Time to Take Stock; It is indeed time to take stock of the performance of Ghana’s equity market for the 1st half of 2019 while looking into the 2nd half.
In our previous equity report, Finding pearls in the rough seas, we argued that depressed asset prices had led to discounts across the board and valuations are looking attractive. However, since then, earnings have disappointed with Ghana’s Equity Market and the macroeconomic backdrop has been slightly less supportive of a stock market recovery.
In addition, the liquidity crunch in the investment advisory space has weighed heavily on asset prices. As a result, local institutional investors have sold stocks with little regard to intrinsic value. Foreigners on the other hand remain risk-off as the declining gross international reserves cast more uncertainty around the Cedi’s near-term performance.
In this edition we look to unpack prevailing factors suppressing valuations and whether our positions will deliver value given the risks to the immediate outlook.
Are stocks still cheap?
Despite weaker than estimated earnings results, share prices have declined much steeper than fundamentals. In Ghana’s Equity Market, the average price-to-book (PB) ratio for banking stocks have dropped from 2.9x to 1.1x over the last twelve months (LTM). Even on a quarter-on-quarter (q/q) basis, banks have been discounted by as much as 45.2%. Likewise, the price-to-earnings (PE) ratios for stocks in the consumer, agribusiness and energy sectors are down by an average of 27.2% from their LTM valuations presenting significant upside opportunity.
Evolution of valuation multiples across sectors
Source IC Asset Managers Research
*Valuation multiples using PB ratios
** Valuation multiples using PE ratios
In our opinion, current risks are already largely discounted, and valuations now sit below the long-term average. In effect, our positive mid- to long-term outlook for equities therefore remains unchanged.
How long will bears rule the roost?
Although Ghanaian equities are trading at discounts to their intrinsic values, we struggle to see a recovery in investor sentiments any time soon. This is because, market direction is being driven mainly by the liquidity crunch in the investment advisory space rather than fundamentals. In effect, until issues related to the repayment of locked-up investments are completely resolved, we do not believe share prices will begin to reflect fundamental valuations.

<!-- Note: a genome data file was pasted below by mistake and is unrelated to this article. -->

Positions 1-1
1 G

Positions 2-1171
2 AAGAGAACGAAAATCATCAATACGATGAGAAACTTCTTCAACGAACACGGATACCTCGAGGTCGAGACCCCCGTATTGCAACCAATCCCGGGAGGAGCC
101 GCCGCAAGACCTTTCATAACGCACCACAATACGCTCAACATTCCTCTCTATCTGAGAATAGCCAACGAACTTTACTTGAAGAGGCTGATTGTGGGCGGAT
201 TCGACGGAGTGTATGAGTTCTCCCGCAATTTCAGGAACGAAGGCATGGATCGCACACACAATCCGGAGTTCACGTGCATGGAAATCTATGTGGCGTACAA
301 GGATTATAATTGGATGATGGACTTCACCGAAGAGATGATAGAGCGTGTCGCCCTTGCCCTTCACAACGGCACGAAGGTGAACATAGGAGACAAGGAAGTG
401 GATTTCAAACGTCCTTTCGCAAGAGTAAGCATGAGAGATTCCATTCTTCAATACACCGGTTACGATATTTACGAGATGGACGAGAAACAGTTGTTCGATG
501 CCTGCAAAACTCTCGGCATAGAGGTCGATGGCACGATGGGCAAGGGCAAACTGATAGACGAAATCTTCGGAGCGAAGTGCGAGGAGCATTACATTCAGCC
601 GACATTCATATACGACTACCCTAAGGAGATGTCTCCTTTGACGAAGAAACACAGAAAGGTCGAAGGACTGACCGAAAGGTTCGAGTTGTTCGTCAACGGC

Consequently, although frontier equity markets are set to benefit from portfolio inflows on the back of another wave of global economic stimulus, we do not believe this will inure to the benefit of the Ghana Stock Exchange (GSE).
What do we do from here?
Despite the headwinds, our equity portfolio outperformed the broader market by 885 basis points (8.85%) to end the period in positive territory at 2.0%. This is a testament of how resilient our concentrated position of top picks can deliver value. That notwithstanding, we have adopted a slightly more cautious outlook due to lower than expected earnings. This is in addition to mixed corporate actions and the possibility of a protracted resolution to the impasse in the investment advisory space. We also believe that given the depth and size of the local stock market, our approach to equity investing in Ghana may require some retooling.
We are considering an activist private equity investing approach towards managing publicly traded equities. This is in a bid to eliminate the volatility that is associated with the local bourse. We are conducting our research and development and over the course of ensuing months, we will engage our clients on our findings and together chart a more stable path to unlocking value from Ghanaian equities.
Derrick is the Portfolio Manager, Equities. IC Asset Managers